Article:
The blind canvas | Inquirer Opinion

The blind canvas

/ 04:15 AM September 14, 2022

I stood there proudly, glistening like the shards of bright gold, in front of the Sangguniang Panlungsod, hitting the podium with a little privilege speech as we received our commendation of excellence for bagging the national championship in the inaugural moot court competition of the Office for Alternative Dispute Resolution.

That was my first ever national award, yet I cherished the memory, far from that of a supposed happy thought. It was like a wake-up call of my ultimate reality, nagging me about who I am and where I’m at. All the kind words and the heartwarming praises were just an infliction of a false belief that’s stabbing me to death, burying me inside a sense of the singularity of anti-life. Hopeless. Because moments after our recognition, I went back to being a blind law student, while one Sanggunian member after another poached my colleague; begging her to work for one of them.


So, while she was polite in front of the real Sangguniang Panlungsod, I stood there on the side, glistening quietly like the shards of broken gold, and then I asked myself: with my blindness as the only thing visible in me, is there be a lawyering career that awaits me at the end of this subway? And how am I supposed to know?

My mother’s incomplete pregnancy caused my blindness. I was born at six months old. Because of my weak organs, the doctors advised my parents to incubate me for a couple of weeks. Later on, they discovered something odd about the color of my left eye. It was turning gray. When the doctors checked me up again, I was diagnosed with retinopathy of prematurity. It means that my left eye is completely blind while I have severely limited vision in the right.


One morning, when I went out of the house with Mama and Kuya, an incident happened which made me ponder. There were three kids my age circling me while shouting names. “Bulag! Bulag! Bulag!” I could hear laughter and giggle. Mama and Kuya never spoke a word. We just continued walking, but the kids did not stop either. I was expressionless, but their words shredded me to pieces. Mama just tightened her grip on my arm, and finally, my eyes squeezed out some tears. Then we boarded a tricycle, and after that, I never went out of the house again. I then realized it’s not about what’s left. It’s about what’s missing.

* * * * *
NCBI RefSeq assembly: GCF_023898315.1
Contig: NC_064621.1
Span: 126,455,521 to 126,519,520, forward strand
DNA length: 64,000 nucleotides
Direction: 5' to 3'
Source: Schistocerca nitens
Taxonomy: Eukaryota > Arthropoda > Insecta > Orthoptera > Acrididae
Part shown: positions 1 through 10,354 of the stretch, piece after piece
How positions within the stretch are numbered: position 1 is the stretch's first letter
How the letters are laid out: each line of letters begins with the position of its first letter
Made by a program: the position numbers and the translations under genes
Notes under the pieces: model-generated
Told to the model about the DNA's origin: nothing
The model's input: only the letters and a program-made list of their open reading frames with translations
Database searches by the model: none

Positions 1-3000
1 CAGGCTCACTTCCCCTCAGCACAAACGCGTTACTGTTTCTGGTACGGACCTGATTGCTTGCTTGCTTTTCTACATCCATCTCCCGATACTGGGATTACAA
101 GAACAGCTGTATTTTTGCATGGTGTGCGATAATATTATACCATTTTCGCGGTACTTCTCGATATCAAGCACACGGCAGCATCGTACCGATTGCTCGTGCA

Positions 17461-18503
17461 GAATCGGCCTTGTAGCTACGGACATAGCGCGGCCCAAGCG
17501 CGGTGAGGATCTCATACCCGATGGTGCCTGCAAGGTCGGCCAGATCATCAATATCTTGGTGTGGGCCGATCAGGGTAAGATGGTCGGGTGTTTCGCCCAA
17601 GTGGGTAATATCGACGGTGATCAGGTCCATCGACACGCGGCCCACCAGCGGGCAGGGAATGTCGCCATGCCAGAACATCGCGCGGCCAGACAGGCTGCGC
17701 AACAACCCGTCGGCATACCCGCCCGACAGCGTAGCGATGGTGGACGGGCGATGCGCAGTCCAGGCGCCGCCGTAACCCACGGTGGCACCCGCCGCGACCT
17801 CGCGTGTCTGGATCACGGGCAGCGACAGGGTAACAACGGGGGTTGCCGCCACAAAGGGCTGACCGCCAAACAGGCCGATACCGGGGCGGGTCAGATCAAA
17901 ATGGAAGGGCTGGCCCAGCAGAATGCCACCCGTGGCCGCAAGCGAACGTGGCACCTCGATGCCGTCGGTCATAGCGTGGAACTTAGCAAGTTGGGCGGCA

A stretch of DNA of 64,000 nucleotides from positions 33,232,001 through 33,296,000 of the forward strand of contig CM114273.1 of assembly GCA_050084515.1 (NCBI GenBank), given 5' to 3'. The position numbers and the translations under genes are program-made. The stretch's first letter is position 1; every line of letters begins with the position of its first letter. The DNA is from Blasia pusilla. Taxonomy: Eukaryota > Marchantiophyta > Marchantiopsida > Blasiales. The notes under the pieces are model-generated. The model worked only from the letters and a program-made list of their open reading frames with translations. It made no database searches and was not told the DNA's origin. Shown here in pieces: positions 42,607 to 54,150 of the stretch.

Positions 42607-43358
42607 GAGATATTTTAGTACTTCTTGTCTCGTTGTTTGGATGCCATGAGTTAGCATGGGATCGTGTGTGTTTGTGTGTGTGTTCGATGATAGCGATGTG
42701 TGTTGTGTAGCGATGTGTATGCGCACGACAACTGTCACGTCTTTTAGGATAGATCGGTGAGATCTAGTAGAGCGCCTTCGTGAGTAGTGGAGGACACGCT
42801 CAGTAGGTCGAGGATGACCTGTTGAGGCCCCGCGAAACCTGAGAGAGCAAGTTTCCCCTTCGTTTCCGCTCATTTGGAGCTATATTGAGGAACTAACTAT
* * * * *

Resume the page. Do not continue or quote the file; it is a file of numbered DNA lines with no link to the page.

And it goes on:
As I entered school, I always found myself looking for my things that were scattered around somewhere. I could hear the same laughter and giggle. But in school, there was more of that kind. The difference was, in school, I stayed because I had to get through—because I always believe that I can be a lawyer, my childhood dream. My love for lawyering outgrew all the lamest to the greatest reason. I made myself believe that lawyering is something that I’ll be good at. So I burned lashes and earned a political science degree for my pre-law. As serious as I was in making my dream come true, I forgot to cry about being blind. At least for a couple of years.

When the pandemic struck, I decided to look for a stable job to aid my family and finance my law studies. I was promised a job countless times, but I was never given employment. Perhaps the hiring officer was too shy to reject me head-on. I have a good CV, but I have blindness, too, and that’s what they see first from the moment I walk inside their office with a guard holding my hand, guiding me where to sit.

I cried as I went home after receiving my certificate of excellence. I cried in frustration for not being able to see my path. I cried for what remained. I cried for what I’d lost. I cried for my future, for my childhood dream. I cried again for being too scared. I cried for the unknown. I cried for not being enough. I cried. Because maybe, crying is the only thing I can do for myself and nothing more.

One night, when my older brother visited me, I told him about my situation in the most subtle possible way. I had to be calm and smooth because Kuya doesn’t like noise and rage. He talks less but listens more.

When I was done talking, Kuya said: “It’s not about what awaits you, it’s about whether you can wait for it or not. Time is your enemy, my brother. And the game you’re playing is not the usual.”

His words had the most unbelievable effect: I cried more for hope, strength, and faith. For in His great hands, He painted a colorful future as that of a glistening plate of gold, for the blind canvas.

Martsu Ressan Ladia, 25, is from Alabel, Sarangani province. He studies law at the Mindanao State University-General Santos City College of Law Extension Campus.

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TAGS: Blindness, truth, Vision
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